How Money in the Bank has become one of the most anticipated pay-per-views of the year.
As a wrestling fan with a tight budget, I am one of the many people who have to play it safe with his purchases and viewing habits when it comes to watching pay-per-views. Before I got married, I took pride in buying every WWE DVD release possible to quell my love for match collections and keep up with the next monthly pay-per-view. Slowly but surely, as bills got tighter and our family grew to three, I had to make a fiscal decision to limit my to-do list. The first purchases to go were the monthly shows, because not only were they readily available a week after airing in ripped clips on YouTube and Daily Motion, the best or most interesting matches were usually put in more convenient DVD compilations later on. The WWE makes it easy for you to skip monthly shows by spreading the wealth in other collections if you wait for the good stuff to come. I have not bought a Survivor Series PPV since 2008 and not even SummerSlam since 2009.
Sure, I still order a pay-per-view and let it sit in my DVR every now and then, but if I really like a show, I will earmark it as a future purchase. The only WWE pay-per-views that are worthwhile from year to year outside of the Royal Rumble and WrestleMania are Elimination Chamber, which takes place in the fruitful time between those two big shows, and Extreme Rules (formerly titled Backlash), which takes place right in the basking afterglow of WrestleMania. Not every Elimination Chamber or Extreme Rules show is a home run, though (The most recent two were considered barely above average by many reviewers), so I passed on buying them. Even T.L.C., the last pay-per-view of the year for WWE since 2009, has had surprisingly good cards that got me intrigued, but I did not bite.
There is one sole exception, however: I have bought every Money in the Bank pay-per-view that has been put together on DVD.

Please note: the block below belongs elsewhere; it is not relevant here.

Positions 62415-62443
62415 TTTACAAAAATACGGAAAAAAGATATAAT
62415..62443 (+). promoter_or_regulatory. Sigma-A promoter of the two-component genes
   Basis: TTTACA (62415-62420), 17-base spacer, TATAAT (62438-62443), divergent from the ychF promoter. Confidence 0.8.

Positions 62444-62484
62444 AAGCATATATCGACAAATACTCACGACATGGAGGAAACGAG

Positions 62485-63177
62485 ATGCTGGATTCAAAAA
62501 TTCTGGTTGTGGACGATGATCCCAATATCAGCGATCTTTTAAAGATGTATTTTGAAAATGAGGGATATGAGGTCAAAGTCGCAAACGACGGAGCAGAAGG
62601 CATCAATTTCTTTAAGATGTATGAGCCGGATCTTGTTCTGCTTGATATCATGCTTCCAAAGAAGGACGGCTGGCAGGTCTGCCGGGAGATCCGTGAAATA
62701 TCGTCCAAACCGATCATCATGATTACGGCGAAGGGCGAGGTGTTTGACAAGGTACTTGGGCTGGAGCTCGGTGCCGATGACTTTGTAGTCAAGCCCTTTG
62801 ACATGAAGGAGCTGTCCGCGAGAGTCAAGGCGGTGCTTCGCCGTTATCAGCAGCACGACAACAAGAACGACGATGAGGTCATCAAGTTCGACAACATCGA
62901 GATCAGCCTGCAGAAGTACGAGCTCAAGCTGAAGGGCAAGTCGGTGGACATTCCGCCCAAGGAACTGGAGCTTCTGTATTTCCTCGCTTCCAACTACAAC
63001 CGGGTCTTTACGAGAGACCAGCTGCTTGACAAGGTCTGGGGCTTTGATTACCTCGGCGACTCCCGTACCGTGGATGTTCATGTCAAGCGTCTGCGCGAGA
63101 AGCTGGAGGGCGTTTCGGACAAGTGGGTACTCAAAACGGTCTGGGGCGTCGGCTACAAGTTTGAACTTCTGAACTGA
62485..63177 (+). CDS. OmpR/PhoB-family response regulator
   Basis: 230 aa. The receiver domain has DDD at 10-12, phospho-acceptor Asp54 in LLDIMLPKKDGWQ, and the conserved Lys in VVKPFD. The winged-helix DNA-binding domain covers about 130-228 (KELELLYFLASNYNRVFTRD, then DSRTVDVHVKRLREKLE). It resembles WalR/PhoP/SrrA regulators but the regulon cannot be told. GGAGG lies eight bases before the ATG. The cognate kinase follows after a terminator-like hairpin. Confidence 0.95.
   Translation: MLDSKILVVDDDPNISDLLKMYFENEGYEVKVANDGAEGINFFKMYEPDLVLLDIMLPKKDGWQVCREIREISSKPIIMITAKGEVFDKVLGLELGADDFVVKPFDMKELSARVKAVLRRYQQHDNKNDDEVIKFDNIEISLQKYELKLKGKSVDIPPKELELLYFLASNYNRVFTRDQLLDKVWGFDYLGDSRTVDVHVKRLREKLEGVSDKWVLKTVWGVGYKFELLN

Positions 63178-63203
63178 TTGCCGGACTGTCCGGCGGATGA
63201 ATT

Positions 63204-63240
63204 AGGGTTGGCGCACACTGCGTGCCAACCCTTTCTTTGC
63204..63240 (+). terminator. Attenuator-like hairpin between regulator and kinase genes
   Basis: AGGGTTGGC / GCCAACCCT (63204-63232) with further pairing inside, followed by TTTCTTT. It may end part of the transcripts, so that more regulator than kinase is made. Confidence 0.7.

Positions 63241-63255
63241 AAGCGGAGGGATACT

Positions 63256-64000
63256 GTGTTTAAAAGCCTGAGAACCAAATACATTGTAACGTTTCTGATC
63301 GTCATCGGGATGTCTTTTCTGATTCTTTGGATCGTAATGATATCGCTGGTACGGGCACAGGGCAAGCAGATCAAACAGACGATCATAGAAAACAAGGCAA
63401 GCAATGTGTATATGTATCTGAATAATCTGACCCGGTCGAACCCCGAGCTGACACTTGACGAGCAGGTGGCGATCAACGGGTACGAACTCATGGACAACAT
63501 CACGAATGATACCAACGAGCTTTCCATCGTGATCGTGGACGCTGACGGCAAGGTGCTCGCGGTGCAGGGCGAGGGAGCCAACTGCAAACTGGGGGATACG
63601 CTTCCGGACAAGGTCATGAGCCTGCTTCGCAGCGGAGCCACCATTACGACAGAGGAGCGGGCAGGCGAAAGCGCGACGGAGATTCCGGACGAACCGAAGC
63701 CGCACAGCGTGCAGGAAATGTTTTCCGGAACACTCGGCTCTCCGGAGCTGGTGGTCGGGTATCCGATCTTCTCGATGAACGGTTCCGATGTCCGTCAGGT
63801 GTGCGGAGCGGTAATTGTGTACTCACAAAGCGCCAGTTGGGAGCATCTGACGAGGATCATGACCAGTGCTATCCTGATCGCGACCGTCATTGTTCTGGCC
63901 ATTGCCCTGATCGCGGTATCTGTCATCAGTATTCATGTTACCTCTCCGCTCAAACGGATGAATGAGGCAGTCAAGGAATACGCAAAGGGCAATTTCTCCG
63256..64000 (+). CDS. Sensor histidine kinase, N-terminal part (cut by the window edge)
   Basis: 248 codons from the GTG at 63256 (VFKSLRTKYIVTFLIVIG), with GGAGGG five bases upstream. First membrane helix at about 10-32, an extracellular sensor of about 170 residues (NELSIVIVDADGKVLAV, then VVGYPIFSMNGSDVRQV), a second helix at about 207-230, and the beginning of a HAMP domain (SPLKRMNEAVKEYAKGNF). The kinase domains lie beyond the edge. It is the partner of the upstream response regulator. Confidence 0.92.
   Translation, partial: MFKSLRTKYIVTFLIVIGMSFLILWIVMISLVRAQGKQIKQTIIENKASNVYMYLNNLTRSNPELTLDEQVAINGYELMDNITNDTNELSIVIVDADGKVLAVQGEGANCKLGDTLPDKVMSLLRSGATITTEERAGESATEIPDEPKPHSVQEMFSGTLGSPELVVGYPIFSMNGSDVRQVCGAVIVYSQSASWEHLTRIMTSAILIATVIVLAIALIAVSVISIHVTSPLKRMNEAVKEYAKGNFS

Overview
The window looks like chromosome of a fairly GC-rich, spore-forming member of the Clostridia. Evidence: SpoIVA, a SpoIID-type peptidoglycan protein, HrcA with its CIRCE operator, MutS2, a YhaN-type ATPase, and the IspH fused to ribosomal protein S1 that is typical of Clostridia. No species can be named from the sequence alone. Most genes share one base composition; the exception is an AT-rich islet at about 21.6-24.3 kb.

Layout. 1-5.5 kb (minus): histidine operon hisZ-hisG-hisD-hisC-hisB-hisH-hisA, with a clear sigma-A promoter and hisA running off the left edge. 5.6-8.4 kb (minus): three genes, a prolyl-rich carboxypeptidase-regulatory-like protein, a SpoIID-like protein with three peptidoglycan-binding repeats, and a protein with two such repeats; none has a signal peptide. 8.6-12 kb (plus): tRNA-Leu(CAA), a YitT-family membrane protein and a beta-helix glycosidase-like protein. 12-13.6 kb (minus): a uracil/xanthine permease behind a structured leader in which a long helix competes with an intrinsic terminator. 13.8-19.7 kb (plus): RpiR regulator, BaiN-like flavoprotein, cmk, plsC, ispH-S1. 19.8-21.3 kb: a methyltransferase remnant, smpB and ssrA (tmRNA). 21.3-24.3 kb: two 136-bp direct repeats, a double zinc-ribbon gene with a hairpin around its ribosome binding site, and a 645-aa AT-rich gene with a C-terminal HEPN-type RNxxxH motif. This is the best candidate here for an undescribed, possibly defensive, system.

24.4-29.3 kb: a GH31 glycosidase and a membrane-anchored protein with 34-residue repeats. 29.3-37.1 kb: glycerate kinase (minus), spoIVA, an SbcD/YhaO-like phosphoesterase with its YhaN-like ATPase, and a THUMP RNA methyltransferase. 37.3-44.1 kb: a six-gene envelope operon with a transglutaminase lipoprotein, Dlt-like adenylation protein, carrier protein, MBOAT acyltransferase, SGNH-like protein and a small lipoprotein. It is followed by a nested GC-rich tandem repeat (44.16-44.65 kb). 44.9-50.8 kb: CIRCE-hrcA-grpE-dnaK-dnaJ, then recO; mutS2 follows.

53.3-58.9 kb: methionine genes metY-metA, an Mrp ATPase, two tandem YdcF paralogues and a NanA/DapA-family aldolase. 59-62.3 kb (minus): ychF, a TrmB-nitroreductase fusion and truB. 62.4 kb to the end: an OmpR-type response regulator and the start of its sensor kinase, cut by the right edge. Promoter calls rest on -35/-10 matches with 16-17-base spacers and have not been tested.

Money in the Bank has been a fixture in the WWE Universe before Vince McMahon even adopted the phrase “WWE Universe.” It was in 2005 on Raw when Chris Jericho proposed a ladder match for WrestleMania 21 in Los Angeles, which Eric Bischoff agreed to do under the stipulation that multiple superstars would fight to climb the ladder and retrieve a briefcase. In that briefcase is a title shot at either the WWE Championship or the World Heavyweight Championship. The first Money in the Bank ladder match was a phenomenally violent and breakneck affair that nearly stole the show at WrestleMania, and it ended with newly heel Edge grabbing the case. And here is where Money in the Bank became one of the best ideas the WWE has thought up in the last ten years: You can cash in the briefcase to enact your title shot at any time, regardless of what has happened to the champion beforehand. The possibilities were endless, and Edge was the first one to take advantage on John Cena in January of 2006, winning his first world title. It began a run that legitimized his Hall of Fame career and may have given Cena his best and most entertaining rival.
After that, Money in the Bank became a go-to match on the WrestleMania card. Rob Van Dam won the next one at WrestleMania 22 in Chicago, cashed it in on Cena at ECW One Night Stand, and won the WWE Title. Mr. Kennedy won a great Money in the Bank match the next WrestleMania in Detroit, but he got injured, so Edge swooped in, stole the briefcase, and won the World Heavyweight Championship against a beaten and tired Undertaker. That feud would culminate in the main event of WrestleMania XXIV, where CM Punk won the next Money in the Bank briefcase. He actually won the match two years in a row, and cashed in to win the World Heavyweight Championship on two different occasions. Even Jack Swagger made good on his promise only days after winning Money in the Bank at WrestleMania XXVI and shocked everyone by pinning Chris Jericho to win the World title on Smackdown.
Five years had passed since the first ever Money in the Bank ladder match, and every winner actually achieved the impossible dream, winning their first ever world championships in the WWE. It was not only one of the most fun and wildest matches in the company’s history, it had significant historical value upon its outcome. The winner of that match was the chosen one, the man who would eventually unseat the champion and take his earned spot within the next year. And you never had a clue when it was actually going to go down, which made it that much more fun.
It was no surprise, then, that WWE announced early in 2010 that they were going to schedule a Money in the Bank pay-per-view at Kansas City, Missouri. Many fans were somewhat perturbed by the news, quickly mentioning that the two most recent ladder matches at WrestleMania did not rise to the quality of their previous incarnations. I clearly remember the mundane feeling when Jack Swagger won Money in the Bank in a match that really lacked in star power (The biggest name in the match was Kane). Now there were going to be two Money in the Bank ladder matches on the same pay-per-view only four months removed from an otherwise forgettable one at WrestleMania. Clearly, WWE was drying up a previously plentiful well by doing this, right?